Tetrachloroethylene - C2Cl4

What is Tetrachloroethylene?

Tetrachloroethylene is a volatile chlorinated organic hydrocarbon that is widely used as a solvent with the chemical formula C2Cl4. It is non-flammable liquid at room temperature, evaporates easily into the air and has a sharp sweet odour. Tetrachloroethylene, introduced in 1925, replaced the more toxic carbon tetrachloride as the standard drug for the treatment of infection with chlorine. Tetrachloroethylene is used as the displacement liquid because of its desirable rate of evaporation, which allows excellent control of the evaporation step.

Other names – Tetrachloroethene, Perchloroethylene, Perchlorethylene

C2Cl4

Tetrachloroethylene

Density

1.62 g/cm³

Molecular Weight/ Molar Mass

165.83 g/mol

Boiling Point

121.1 °C

Melting Point

-19 °C

Chemical Formula

C2Cl4

Tetrachloroethylene Structure – C2Cl4

Tetrachloroethylene Structure

Physical Properties of Tetrachloroethylene – C2Cl4

Odour

Ethereal odour

Appearance

Clear colourless volatile liquid

Covalently-Bonded Unit

1

Heat capacity

146 J/(mol K) at 25°C

Complexity

55.6

Solubility

Soluble in water

Chemical Properties of Tetrachloroethylene – C2Cl4

  • Tetrachloroethylene dissolves in water forms dichloromethane and oxygen. The chemical equation is given below.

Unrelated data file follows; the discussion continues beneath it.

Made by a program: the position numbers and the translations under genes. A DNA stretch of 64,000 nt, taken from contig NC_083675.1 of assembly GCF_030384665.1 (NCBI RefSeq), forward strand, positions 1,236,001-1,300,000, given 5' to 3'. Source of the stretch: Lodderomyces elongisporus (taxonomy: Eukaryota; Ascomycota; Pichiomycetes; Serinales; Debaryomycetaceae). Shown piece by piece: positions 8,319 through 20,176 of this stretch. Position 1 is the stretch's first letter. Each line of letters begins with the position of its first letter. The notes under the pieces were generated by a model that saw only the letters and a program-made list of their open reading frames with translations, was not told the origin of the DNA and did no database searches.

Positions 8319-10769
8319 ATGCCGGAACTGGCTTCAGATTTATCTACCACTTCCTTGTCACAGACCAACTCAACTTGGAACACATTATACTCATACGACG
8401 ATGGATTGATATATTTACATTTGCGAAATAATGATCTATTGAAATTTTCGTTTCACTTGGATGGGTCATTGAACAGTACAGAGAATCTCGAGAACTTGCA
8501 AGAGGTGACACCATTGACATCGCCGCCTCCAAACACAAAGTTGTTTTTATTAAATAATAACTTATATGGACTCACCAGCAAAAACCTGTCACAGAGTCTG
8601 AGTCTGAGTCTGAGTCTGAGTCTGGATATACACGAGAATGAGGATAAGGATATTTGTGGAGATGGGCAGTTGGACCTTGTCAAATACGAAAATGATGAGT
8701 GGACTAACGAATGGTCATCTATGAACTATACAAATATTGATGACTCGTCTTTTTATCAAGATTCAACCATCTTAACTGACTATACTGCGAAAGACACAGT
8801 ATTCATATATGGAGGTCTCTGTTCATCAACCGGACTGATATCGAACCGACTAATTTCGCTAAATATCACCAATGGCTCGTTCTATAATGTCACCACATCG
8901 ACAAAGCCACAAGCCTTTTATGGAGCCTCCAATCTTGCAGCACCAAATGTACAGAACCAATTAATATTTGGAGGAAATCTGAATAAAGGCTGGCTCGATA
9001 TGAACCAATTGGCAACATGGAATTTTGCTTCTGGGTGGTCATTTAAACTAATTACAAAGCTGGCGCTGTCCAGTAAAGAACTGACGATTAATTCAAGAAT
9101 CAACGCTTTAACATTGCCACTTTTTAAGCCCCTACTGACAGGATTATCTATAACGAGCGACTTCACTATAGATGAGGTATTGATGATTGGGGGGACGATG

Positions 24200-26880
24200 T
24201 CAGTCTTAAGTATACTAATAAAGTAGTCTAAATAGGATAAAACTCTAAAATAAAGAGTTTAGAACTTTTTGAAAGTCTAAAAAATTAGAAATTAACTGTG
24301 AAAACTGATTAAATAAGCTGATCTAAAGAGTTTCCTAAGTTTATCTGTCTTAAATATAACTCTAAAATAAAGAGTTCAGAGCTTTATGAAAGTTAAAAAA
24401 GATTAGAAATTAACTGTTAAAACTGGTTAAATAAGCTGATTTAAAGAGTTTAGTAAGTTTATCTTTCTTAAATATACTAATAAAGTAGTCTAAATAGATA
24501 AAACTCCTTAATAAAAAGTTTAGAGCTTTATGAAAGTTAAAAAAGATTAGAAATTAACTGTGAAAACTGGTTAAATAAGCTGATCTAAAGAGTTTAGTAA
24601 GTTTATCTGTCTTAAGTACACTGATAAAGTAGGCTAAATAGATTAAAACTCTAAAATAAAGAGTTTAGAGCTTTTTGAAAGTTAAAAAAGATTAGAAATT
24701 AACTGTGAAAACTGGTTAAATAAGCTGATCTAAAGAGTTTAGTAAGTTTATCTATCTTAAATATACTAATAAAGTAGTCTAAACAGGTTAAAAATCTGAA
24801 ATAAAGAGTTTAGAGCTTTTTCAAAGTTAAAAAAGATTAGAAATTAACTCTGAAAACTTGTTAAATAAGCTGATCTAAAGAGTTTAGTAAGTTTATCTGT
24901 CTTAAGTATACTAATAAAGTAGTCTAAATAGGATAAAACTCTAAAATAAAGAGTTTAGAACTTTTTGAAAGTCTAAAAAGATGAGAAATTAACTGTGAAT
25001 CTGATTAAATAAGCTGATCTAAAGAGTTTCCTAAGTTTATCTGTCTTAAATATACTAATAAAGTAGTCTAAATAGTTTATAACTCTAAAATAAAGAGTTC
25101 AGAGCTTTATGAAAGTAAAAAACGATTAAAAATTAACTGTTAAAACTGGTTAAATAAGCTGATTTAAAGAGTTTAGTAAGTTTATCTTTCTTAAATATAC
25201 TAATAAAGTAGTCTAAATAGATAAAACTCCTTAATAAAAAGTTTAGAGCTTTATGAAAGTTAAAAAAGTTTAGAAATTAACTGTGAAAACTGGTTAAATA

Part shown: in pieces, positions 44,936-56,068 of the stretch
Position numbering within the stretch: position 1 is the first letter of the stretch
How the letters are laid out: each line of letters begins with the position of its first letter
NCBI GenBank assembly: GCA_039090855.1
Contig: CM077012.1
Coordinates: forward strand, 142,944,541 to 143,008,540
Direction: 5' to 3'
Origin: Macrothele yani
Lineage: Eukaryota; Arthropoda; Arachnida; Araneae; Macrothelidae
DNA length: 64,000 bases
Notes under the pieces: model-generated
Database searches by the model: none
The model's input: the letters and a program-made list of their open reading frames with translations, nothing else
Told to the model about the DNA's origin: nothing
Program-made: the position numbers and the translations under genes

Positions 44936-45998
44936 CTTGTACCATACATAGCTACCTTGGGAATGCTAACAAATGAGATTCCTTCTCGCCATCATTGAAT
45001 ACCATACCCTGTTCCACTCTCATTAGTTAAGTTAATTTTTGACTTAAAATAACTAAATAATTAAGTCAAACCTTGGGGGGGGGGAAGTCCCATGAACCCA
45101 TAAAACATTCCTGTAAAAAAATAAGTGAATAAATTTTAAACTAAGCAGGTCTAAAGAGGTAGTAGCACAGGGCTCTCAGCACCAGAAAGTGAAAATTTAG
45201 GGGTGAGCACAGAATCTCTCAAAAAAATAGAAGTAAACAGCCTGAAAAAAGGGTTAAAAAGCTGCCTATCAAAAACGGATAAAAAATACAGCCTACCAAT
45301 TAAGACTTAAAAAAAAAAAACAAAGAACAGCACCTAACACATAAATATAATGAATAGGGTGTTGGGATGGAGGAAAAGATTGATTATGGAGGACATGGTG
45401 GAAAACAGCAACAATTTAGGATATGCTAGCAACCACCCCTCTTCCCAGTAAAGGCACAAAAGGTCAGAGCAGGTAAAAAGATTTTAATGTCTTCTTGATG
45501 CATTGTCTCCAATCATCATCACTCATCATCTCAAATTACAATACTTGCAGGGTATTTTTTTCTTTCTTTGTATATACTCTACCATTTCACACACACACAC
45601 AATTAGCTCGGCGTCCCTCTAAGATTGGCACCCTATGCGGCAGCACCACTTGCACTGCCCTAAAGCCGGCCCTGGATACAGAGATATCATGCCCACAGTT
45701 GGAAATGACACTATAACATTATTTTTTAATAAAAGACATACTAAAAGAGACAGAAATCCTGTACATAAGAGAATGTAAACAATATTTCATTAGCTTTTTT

• C2Cl4 + 2H2O → 2CH2Cl2 + O2

  • Tetrachloroethylene reacts with base like sodium hydroxide resulting in the formation of formic acid and sodium chloride.
  • 4NaOH + C2Cl4 → 2HCO2H + 4NaCl

Uses of Tetrachloroethylene – C2Cl4

  • Tetrachloroethylene is used primarily as a cleaning solvent and as a chemical precursor for fluorocarbons.
  • It is an anthelmintic used chiefly in the treatment of hookworm infestation.
  • Used in transformers, paint removers, inks, adhesive formulations, paper coatings and leather treatments as an insulating fluid and cooling gas in aerosol formulations.
  • Used commercially important chlorinated hydrocarbon solvent and chemical intermediate in the production of chlorofluorocarbons.

Practise This Question

Carboxylic acids react with alcohols to form esters